(1) Zhang, GJ., Hoersch, S., Amsterdam, A., Whitaker, C., Lees, JA., Hopkins, N. (2010) Highly aneuploid zebrafish malignant peripheral nerve sheath tumors              have genetic alterations similar to human cancers. Proc. Natl. Acad. Sci. USA                            107:16940-5.

 

Identification of genes essential for early development in zebrafish, and the role of these genes in longevity and cancer predisposition in adult fish.


Zebrafish embryos

Five-day old zebrafish embryos: Normal (wild type) on left side, mutant on right side, lacks cartilage. Top: live. Middle: cartilage stained with alcian blue. Bottom: sectioned, cartilage stained purple. All viewed lateral (parasagittal section). (Hopkins lab).

 

 

 


Insertional Mutagenesis in Zebrafish

Large-scale forward genetic screens are a powerful approach to identifying the genetic basis of developmental processes. Such screens have long been central to studies of invertebrate animals, and more recently the approach has been applied to vertebrate animals, including zebrafish and mice. Forward screens are particularly suitable in the fish. This is because it is possible to breed and maintain large numbers of zebrafish in the lab, and because early developmental mutations are easy to identify in fish embryos since embryos develop outside the mother and are transparent for the first week of life.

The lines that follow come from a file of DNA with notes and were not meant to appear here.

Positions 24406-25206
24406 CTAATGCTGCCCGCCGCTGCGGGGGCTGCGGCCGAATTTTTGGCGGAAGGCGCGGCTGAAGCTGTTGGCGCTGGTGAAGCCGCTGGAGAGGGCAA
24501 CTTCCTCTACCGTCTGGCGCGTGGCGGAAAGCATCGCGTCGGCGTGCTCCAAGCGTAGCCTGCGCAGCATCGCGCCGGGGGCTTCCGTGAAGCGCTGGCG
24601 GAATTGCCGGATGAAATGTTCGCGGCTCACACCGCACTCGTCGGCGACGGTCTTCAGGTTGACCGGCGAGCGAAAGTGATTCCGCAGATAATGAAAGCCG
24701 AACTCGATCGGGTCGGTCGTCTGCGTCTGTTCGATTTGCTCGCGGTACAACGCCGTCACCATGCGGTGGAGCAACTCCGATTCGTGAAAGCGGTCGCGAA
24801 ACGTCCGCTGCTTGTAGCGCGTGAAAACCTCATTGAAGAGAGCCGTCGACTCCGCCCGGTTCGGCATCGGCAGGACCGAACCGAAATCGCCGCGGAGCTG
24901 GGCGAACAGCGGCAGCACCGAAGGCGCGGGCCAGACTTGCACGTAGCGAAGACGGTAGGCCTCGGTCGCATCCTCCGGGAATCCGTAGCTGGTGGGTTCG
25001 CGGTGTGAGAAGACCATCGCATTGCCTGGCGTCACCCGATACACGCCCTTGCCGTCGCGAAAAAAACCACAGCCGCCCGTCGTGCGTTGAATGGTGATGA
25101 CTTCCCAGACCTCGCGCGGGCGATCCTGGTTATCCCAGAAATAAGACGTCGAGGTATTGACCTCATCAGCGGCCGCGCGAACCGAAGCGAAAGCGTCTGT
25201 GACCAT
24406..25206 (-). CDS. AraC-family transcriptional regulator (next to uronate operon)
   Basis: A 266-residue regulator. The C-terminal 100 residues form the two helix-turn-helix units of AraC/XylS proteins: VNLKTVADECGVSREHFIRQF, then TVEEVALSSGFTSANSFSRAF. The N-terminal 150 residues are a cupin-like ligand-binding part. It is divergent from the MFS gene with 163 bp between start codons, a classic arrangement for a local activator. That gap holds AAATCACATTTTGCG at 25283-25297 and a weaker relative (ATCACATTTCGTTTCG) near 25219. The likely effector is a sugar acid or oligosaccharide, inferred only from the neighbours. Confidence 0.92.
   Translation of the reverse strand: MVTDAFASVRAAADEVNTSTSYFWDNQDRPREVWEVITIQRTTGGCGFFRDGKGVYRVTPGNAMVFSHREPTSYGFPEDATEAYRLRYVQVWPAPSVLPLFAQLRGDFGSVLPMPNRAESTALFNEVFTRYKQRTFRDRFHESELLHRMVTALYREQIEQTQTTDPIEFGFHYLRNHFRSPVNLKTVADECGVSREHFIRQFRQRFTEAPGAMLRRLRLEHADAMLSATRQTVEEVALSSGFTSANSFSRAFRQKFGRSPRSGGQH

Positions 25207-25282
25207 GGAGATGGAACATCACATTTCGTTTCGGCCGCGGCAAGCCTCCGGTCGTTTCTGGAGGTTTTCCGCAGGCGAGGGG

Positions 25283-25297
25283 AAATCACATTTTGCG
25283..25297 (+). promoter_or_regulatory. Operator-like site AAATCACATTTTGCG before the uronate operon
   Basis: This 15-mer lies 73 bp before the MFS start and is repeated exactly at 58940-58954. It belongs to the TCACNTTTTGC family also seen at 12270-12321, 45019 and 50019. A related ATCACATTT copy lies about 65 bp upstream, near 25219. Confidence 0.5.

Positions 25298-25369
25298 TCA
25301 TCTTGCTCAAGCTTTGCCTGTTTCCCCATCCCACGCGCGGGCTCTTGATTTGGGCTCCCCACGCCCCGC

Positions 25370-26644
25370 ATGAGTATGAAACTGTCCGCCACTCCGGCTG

Most screens in zebrafish have employed chemical mutagens or radiation to induce mutations. However, cloning genes mutated by these agents is tedious. Thus we developed a method of insertional mutagenesis for the zebrafish using mouse retroviral vectors. Retroviruses are excellent mutagens since when they infect cells, a DNA copy of their genome is inserted into the host cell genome at many different locations. If the DNA insertion occurs in a gene and disrupts it, the viral DNA serves as a tag for cloning the mutated gene. We found that mouse retroviral vectors can infect the fish germ line efficiently, that proviral insertions are mutagenic, and that the mutated genes can be cloned very rapidly using the viral tag. Using this technology, we carried out a large screen to identify mutants with developmental defects visible by 5 days post fertilization. By this time fish are already free-swimming larvae. Most mutations we identified are embryonic or larval lethals. About 1/3 of the mutants have relatively specific phenotypes, while about 2/3 have less specific defects that involve many cells in the embryo. The latter often result from mutations in genes required for cell viability, the former from genes required for the patterning, differentiation, or growth of specific organs and structures.

We isolated ~550 mutants. These represent mutations in ~400 different genes. We have cloned the genes mutated in 375 of the mutants, and these include lesions in 275 different genes. About 20% of the genes are novel and almost all have clearly identifiable human homologues. Compelling evidence indicates that this collection of mutants includes at least 25% of the genes essential for development of the 5-day old fish. Thus there are only about 1600 embryonic or larval lethals in zebrafish.